What Penalties Exist for Failure to Pay Child Support?
All parents have a responsibility to financially support their children, providing for food, housing, medical assistance, education and other needs. A failure by one parent to pay court-ordered child support could result in serious penalties, including criminal charges and sentences.
Here’s a quick overview of some of the penalties that exist for failure to pay child support:
There are some circumstances in which it is a federal crime to fail to make child support payments.
For example, if a person fails to pay child support that has been ordered for a child who lives in another state, it is a federal offense because there are multiple states involved in the case. Other examples of federal offenses include if child support is past due for longer than a year or exceeds amounts of more than $5,000. These are generally classified as misdemeanors, punishable by fines and up to six months in prison, depending on the circumstances.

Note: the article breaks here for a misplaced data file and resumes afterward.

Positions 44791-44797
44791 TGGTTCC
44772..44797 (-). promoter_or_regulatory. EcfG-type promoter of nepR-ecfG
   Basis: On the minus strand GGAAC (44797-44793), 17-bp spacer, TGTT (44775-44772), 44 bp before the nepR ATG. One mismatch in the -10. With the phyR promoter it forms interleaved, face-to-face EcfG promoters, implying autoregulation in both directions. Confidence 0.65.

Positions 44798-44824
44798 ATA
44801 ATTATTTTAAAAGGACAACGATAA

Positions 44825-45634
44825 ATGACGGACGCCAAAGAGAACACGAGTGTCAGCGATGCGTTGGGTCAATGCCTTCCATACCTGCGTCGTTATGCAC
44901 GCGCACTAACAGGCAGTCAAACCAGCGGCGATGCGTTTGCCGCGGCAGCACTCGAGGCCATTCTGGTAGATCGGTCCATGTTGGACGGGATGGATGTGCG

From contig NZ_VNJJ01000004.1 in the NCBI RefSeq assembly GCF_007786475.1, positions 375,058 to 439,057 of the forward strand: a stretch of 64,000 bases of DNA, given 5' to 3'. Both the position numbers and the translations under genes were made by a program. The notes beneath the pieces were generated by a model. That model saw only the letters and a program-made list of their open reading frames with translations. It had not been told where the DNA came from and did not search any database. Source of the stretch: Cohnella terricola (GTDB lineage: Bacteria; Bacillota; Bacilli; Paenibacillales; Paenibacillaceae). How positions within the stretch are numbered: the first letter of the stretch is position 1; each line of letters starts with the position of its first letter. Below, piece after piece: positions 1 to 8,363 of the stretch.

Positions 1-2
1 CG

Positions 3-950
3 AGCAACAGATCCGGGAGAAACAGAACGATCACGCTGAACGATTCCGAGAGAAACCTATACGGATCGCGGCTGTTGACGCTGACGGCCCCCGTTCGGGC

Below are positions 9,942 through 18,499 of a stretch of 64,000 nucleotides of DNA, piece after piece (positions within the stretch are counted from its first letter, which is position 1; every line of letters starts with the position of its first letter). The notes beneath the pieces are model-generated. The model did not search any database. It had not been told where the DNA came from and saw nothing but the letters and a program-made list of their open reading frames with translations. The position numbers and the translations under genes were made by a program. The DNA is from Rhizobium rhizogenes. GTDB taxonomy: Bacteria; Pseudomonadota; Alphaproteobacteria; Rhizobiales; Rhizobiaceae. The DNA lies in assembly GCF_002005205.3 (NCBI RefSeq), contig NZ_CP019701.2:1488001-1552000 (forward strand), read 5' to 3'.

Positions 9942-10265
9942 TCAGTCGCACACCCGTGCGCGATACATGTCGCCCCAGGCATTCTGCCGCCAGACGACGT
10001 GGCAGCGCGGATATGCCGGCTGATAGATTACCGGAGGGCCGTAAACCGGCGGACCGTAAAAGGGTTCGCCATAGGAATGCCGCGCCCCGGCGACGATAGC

If, however, the child support is more than two years or $10,000 overdue, the crime is classified as a felony. Then, a delinquent parent faces up to two years in prison and substantial fines.
A parent can also be held in contempt of court for failure to pay child support, which comes with additional fines and potential prison time.
Child support enforcement is also the responsibility of state and local authorities. States tend to handle cases in which the issues do not cross state lines. Some states develop their own operations to go after deadbeat parents. There are other specific issues states might take up, such as failure to provide proper clothing or shelter.
For more information about penalties for not paying child support, contact an experienced Long Island family law attorney at Bryan L. Salamone & Associates.